Freud studied hypnotism at the Paris School under Charcot and briefly visited the Nancy School. At first, Freud was an enthusiastic proponent of hypnotherapy. At first he hypnotized patients and used various techniques to help them concentrate while attempting to recover (supposedly) repressed memories. Subsequently he began to emphasize both hypnotic regression and ab reaction (catharsis) as therapeutic methods. He wrote a favorable encyclopedia article on hypnotism, translated one of Bernheim’s works into German, and published an influential series of case studies with his colleague Joseph Breuer entitled Studies on Hysteria (1895). This became the founding text of the subsequent tradition known as “hypno-analysis” or “regression hypnotherapy”.

However, Freud gradually abandoned hypnotism in favor of psychoanalysis, emphasizing free association and interpretation of the unconscious. Struggling with the great expense of time that psychoanalysis required, Freud later suggested that it might be combined with hypnotic suggestion to hasten the outcome of treatment, but that this would probably weaken the outcome. He wrote, “It is very probable, too, that the application of our therapy to numbers will compel us to alloy the pure gold of analysis plentifully with the copper of direct [hypnotic] suggestion.” Only a handful of Freud’s followers were sufficiently qualified in hypnosis to attempt the synthesis of conventional psychoanalysis with hypnosis. Their work had a limited influence on the hypno-therapeutic approaches now known variously as “hypnotic regression,” “hypnotic progression,” and “hypnoanalysis.”

There is a strange relationship between hypnosis, primarily self-hypnosis, and cooking that I am dimly aware of from the internet.

Knowing what and how to cook your nutritious foods is just as important as the foods themselves. This site, for example, offers help in all manner of mental health issues from phobias to addictions as well as a variety of lifestyle disorders.   Apparently hypnosis can also help if you struggle with cooking for the following reasons:

There are tons of ways to cook and some ways are healthier than others. We will go over barbecue, sauté, grilling, steaming, baking, and everything in between. We have recommendations that are simple and delicious. Ditch that micro-wave, we can show you how to cook meals with limited time. Even though we won’t be in your kitchen we will have support material to guide you through.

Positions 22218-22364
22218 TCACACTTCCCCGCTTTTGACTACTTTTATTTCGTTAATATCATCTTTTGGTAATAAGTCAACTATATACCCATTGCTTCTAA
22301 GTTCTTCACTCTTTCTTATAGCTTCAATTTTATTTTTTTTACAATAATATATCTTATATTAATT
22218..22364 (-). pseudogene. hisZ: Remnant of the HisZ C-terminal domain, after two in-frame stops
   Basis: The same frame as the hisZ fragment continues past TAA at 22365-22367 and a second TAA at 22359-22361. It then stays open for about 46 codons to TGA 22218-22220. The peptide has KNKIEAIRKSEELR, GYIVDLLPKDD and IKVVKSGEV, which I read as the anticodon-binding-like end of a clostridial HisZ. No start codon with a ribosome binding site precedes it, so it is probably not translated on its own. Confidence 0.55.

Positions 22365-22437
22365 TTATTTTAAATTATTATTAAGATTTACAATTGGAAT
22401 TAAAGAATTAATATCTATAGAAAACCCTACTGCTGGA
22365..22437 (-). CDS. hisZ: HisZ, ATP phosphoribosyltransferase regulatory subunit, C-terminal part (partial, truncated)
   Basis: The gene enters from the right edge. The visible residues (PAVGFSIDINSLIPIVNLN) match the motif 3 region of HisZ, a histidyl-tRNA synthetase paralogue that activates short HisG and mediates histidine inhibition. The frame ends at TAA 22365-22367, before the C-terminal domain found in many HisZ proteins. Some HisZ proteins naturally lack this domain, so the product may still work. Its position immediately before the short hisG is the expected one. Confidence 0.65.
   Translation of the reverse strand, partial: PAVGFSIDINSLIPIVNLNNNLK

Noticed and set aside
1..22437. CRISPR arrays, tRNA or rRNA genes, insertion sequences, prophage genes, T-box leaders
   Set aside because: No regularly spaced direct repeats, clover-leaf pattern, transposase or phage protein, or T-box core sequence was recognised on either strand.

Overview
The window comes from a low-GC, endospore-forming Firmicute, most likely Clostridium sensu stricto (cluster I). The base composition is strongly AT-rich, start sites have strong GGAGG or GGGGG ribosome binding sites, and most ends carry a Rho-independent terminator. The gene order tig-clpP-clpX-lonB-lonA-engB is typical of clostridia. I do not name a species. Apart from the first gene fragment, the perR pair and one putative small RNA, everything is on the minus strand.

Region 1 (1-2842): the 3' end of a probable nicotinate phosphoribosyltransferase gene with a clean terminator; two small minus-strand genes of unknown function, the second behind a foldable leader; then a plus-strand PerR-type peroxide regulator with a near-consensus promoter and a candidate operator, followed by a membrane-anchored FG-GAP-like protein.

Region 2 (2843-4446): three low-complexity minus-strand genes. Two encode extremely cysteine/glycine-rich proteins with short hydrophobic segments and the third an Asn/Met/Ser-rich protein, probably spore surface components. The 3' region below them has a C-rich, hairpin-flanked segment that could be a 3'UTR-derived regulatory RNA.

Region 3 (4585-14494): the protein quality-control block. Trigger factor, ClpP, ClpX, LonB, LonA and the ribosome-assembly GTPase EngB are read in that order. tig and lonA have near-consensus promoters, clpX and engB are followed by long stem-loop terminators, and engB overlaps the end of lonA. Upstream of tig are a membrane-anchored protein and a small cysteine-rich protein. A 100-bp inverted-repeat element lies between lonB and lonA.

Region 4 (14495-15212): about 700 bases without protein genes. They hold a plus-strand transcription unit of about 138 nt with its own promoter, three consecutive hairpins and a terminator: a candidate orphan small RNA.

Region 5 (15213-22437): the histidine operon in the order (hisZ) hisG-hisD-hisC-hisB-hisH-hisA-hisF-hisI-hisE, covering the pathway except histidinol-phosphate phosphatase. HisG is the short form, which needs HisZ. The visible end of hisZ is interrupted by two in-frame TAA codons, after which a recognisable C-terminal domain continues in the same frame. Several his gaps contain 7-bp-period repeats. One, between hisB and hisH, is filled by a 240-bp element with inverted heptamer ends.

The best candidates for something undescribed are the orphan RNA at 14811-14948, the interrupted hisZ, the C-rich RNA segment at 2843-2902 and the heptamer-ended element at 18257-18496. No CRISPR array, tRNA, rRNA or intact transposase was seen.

Many individuals get off work late and don’t feel like they have enough energy to cook a meal. Some people just don’t have enough time and others, plain and simple, can’t cook. To that first group, energy perpetuates. Try it my way for a week and see if you are still too tired to make a meal. All of that fast food and those frozen processed microwavable dinners are not giving you the nutrients you need and by replacing them with a healthier choice you will see a change. To that second group, I am a time bandit! If you can’t find it I will steal it for you. I used to get home at 11:00 at night and still cook my meals, if there’s a will there’s a way. To that last group, I was once in your shoes and I learned just like anything else this takes effort. I will have some step by step information to assist your new endeavors, never give up.

I am neither a clinical psychologist nor a professional hypnotist, so I cannot speak to the effectiveness of this treatment for the “maladies” described. Lack of energy, time, or knowledge are not problems I have when it comes to cooking, and my amateur opinion is that hypnosis is not going to be much help in this regard – but what do I know? Hypnosis versus a good cooking class as effective ways to learn how to cook? Not a tough choice in my opinion, although I do understand that some people think cooking is more complex than it is. To be fair, some things that seem pretty simple, such as French-fried potatoes or omelets, are not as easy as they seem. If you are a novice, leave them to experienced cooks. But there’s a mountain of great dishes that are very simple and are not just a few boiled things on a plate. Here’s a decent video on a good dish – 5 ingredient lemon chicken with asparagus. A little commentary is in order, though. First, a heavy skillet, preferably cast iron, is the best cooking utensil; otherwise non-stick, using a little butter in the pan, more for flavor and color than to avoid sticking. Second, use medium-high heat throughout. Third, make sure the chicken is thoroughly browned on both sides, and let it rest after cooking. It’s important that it’s not raw in the middle, but also that it’s not overcooked and dry. If it’s brown on both sides and has had a chance to rest it should be cooked through. You can check by cutting into one of the breasts.